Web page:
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Posted November 16, 2007 by Mike Mineo in Features
 
 

Minipop Think Big

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Rewind back to the mid 1990s. Though the previously bustling style of grunge was beginning to fade out, explosive alternative-rock was in full form. With stateside bands like Smashing Pumpkins and Pearl Jam finding success alongside the likes of Brit-poppers Blur and Oasis, it was inarguably a good time to be a music fan. Keep in mind, much of this was after tragedy had struck for Nirvana fans a few years earlier; oddly enough, the music scene was stronger than ever despite Cobain’s death. I like to think that his abrupt death instilled more motivation in those with the proper potential to do great things. However, in the midst of all the quality music that was released during the decade, an aspect of the production and promotion process often went overlooked. The ’90s opened up a new phase for the revival of music videos, establishing the cause as one that was not limited to the swift steps of Michael Jackson, cheesy pop music, or early hip-hop innovators. Smashing Pumpkins, Radiohead, and are just a few of the respectable names . Whether it be the elusively masterful nature of “Tonight, Tonight” or the startlingly innovative “Just”, the videos for the respected songs added a new sense of depth to their illusory creativity. Good music, good movies, risqué fashion statements – looking back, it was a pretty good time.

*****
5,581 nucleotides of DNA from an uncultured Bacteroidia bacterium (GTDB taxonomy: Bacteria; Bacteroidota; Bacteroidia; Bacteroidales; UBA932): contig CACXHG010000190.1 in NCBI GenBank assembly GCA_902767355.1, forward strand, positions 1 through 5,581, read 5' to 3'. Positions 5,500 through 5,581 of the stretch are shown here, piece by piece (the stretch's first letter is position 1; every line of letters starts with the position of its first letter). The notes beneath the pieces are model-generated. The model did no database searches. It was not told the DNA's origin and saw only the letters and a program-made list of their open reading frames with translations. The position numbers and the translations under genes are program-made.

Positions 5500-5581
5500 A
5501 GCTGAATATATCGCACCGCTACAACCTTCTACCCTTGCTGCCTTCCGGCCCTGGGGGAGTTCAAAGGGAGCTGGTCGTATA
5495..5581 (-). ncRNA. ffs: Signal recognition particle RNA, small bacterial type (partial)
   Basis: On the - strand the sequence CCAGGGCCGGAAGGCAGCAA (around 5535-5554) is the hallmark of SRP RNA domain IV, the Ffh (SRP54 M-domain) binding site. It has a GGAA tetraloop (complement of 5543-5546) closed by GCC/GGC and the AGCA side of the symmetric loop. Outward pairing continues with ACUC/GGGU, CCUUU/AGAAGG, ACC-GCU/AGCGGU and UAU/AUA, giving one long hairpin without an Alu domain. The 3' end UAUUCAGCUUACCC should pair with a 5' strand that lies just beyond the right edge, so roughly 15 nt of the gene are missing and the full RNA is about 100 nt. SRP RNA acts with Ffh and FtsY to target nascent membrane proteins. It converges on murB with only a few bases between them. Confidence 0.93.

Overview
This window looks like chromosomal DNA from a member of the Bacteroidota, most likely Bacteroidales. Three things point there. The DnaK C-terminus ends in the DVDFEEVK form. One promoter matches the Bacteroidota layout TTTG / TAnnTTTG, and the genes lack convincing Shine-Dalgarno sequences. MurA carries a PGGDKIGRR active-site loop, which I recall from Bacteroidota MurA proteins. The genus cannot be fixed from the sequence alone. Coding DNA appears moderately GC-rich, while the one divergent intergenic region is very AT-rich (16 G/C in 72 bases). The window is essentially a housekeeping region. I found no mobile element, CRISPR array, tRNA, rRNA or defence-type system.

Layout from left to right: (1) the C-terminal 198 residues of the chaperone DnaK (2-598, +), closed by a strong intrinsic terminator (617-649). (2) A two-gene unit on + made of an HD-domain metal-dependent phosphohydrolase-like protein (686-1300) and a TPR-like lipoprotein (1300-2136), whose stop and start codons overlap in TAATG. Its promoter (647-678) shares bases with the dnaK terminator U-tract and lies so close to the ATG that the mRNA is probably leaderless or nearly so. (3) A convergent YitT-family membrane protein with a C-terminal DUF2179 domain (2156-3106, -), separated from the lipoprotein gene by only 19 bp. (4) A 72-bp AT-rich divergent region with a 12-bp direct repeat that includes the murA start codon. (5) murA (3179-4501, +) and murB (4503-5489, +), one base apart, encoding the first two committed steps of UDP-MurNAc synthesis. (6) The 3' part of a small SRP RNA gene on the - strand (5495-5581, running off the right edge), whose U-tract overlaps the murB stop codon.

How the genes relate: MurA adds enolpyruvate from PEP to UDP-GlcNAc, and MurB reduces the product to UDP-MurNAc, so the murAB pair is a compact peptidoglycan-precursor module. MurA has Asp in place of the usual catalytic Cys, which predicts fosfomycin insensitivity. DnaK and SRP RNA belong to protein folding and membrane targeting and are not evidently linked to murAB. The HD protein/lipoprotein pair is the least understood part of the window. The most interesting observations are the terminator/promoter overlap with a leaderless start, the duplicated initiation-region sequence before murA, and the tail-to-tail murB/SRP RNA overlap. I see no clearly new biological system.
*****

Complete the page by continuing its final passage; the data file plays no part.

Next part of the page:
When I heard that Minipop‘s newest music video, “Like I Do”, was drawing widespread comparisons to the flawless cinematographic production of Smashing Pumpkins’ “Tonight, Tonight”, I just had to check it out. Upon watching it on the trusty ol’ YouTube, I saw that the likeness was justified – both in musical and cinematographic aspects. Directed by Andrew Huang, it is arguably the most entertaining music video of the year. Like “Tonight, Tonight”, the landscapes throughout the video are abstract and creatively illustrated, implementing watercolor as the four real-life figures of the band inhabits the fantasy world freely. However, instead of being a mock silent-film in space, the adventures take place throughout a variety of environments. From evading a giant cat-like creature in a house to flying off the edge of a sprawling city and into the treacherous seas, even calling this an interpretative acid trip would not give it enough justice. Oh, I may have forgot to mention the end; a winged creature takes the band up into the night sky. Illuminated stars? Futuristically hopeful space vehicles? Yeah, it smells like something familiar to me. All it is missing is a nasally bald man in trousers. Even with such a great video, it brings me satisfaction to know that it did not overshadow the quality of Minipop’s songwriting. To my pleasant surprise, it was not the video that turned me on to the four-piece in the end. It was their music.